Oral ingestion of even low doses of hederagenin appear to increase noradrenaline in the frontal cortex of rats after a single dose

3.5. Cholinergic Neurotransmission

When tested at concentrations up to 10μM, an extract of fructus akebiae containing 90% hederagenin failed to interact with any muscarinic acetylcholine receptor (M1 to M5).[8]

Hederagenin does not appear to have any known affinity for the muscarinic acetylcholine receptors, with no data on the nicotinic receptors

3.6. Histaminergic Neurotransmission

Hederagenin (via an extract of fructus akebiae that was 90% hederagenin by weight) does not appear to interact with any tested histamine receptor at concentrations up to 10μM.[8]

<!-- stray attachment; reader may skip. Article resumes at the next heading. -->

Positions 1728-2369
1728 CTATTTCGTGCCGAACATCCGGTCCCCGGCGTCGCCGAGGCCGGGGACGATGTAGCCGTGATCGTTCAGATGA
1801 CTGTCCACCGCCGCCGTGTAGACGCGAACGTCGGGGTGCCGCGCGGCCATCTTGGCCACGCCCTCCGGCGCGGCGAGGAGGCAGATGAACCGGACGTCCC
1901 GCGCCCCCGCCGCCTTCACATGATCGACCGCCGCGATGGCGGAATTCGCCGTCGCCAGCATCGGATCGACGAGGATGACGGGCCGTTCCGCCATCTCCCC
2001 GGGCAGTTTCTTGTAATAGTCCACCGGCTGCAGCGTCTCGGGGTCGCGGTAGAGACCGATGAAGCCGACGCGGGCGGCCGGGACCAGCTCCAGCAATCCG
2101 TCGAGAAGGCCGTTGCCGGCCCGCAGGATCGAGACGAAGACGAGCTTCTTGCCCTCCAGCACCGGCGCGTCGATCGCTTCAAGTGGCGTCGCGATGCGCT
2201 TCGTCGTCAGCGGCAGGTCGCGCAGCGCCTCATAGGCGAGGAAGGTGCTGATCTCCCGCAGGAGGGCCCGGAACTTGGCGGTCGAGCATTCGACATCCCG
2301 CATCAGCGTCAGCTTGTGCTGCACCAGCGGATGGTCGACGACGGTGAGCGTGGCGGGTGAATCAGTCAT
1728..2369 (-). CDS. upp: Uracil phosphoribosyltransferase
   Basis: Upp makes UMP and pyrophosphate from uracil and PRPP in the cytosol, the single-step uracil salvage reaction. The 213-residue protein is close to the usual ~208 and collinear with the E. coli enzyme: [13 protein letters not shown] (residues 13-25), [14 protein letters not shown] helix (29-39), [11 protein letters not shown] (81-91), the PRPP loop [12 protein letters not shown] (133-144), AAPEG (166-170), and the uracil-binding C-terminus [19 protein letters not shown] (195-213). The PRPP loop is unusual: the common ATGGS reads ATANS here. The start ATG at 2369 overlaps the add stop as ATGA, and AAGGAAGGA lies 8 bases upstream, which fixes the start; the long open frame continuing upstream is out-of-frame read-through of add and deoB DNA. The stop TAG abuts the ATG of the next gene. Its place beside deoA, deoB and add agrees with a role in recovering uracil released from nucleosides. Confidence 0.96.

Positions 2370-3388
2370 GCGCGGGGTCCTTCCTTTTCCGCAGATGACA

Hederagenin does not appear to have affinity for histamine receptors at a concentration several fold higher than its activity on other mechanisms

3.7. Opioidergic Neurotransmission

An extract of fructus akebiae containing 90% hederagenin by weight has failed to interact with any opioid receptor subset (μ, κ, or δ) at concentrations up to 10μM in vitro.[8]

Concentrations of hederagenin that are active in the brain on other mechanisms do not appear to be active on opioidergic neurotransmission, as there is no known affinity for the receptors

References

  1. Sieben A, et al. Alpha-hederin, but not hederacoside C and hederagenin from Hedera helix, affects the binding behavior, dynamics, and regulation of beta 2-adrenergic receptors. Biochemistry. (2009)
  2. Woldemichael GM, Wink M. Identification and biological activities of triterpenoid saponins from Chenopodium quinoa. J Agric Food Chem. (2001)